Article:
Well-known member
Super Moderator
Donating Member
May 24, 2007
Reaction score
Very impressive. That would likely be faster than the Mustang


Well-known member
Sep 16, 2004
Reaction score
Hanover Park
I like it, looks like a nice time. The power to weight ratio should make it fun!


3-man rules!!!!
Jul 4, 2007
Reaction score
Lansing, IL
although nice, i wouldn't pay that much for a FUCOS. I'd rather buy the Camaro


Doing the damn thing.
Oct 22, 2007
Reaction score
That looks 10x better then the new Evo and STI. Needs to come to the US.

The Broken Regal

Jun 26, 2007
Reaction score
That looks 10x better then the new Evo and STI. Needs to come to the US.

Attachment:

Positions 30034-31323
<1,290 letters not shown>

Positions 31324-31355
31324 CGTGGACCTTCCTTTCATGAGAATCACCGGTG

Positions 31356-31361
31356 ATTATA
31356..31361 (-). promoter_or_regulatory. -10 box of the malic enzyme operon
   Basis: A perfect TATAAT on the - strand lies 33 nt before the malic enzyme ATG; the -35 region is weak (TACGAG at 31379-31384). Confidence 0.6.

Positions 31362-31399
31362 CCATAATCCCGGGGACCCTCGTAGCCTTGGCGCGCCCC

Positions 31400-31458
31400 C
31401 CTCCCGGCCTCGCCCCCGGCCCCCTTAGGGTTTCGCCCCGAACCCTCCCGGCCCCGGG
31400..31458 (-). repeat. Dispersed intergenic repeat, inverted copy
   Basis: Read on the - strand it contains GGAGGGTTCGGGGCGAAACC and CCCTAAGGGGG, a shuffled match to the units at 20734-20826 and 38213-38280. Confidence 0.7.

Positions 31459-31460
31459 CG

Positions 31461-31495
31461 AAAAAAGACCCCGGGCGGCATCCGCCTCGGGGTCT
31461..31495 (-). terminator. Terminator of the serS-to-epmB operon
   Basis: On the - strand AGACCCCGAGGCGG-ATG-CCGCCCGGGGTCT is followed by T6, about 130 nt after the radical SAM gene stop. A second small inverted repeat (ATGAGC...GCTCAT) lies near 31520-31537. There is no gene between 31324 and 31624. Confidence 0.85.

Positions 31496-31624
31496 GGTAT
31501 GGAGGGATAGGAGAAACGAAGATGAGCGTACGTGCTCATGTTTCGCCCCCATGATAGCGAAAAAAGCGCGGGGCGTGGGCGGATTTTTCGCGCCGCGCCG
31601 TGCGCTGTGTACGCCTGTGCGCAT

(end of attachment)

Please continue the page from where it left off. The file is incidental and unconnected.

actually it really looks like an STI and Evo had a 2 door child

but seriously, i think the new WRX/STi wagons are pretty hot looking

this focus is um.... meh, so - so


I'm a middle of the titties voter.
Nov 18, 2007
Reaction score
It still boggles my mind on why we haven't received more euro-cool cars. Can you imagine getting the current european focus instead of what we have now? Or Having the Fusion always being based off the Mondeo?

Create an account or login to comment

You must be a member in order to leave a comment

Create account

Create an account on our community. It's easy!

Log in

Already have an account? Log in here.

Top Bottom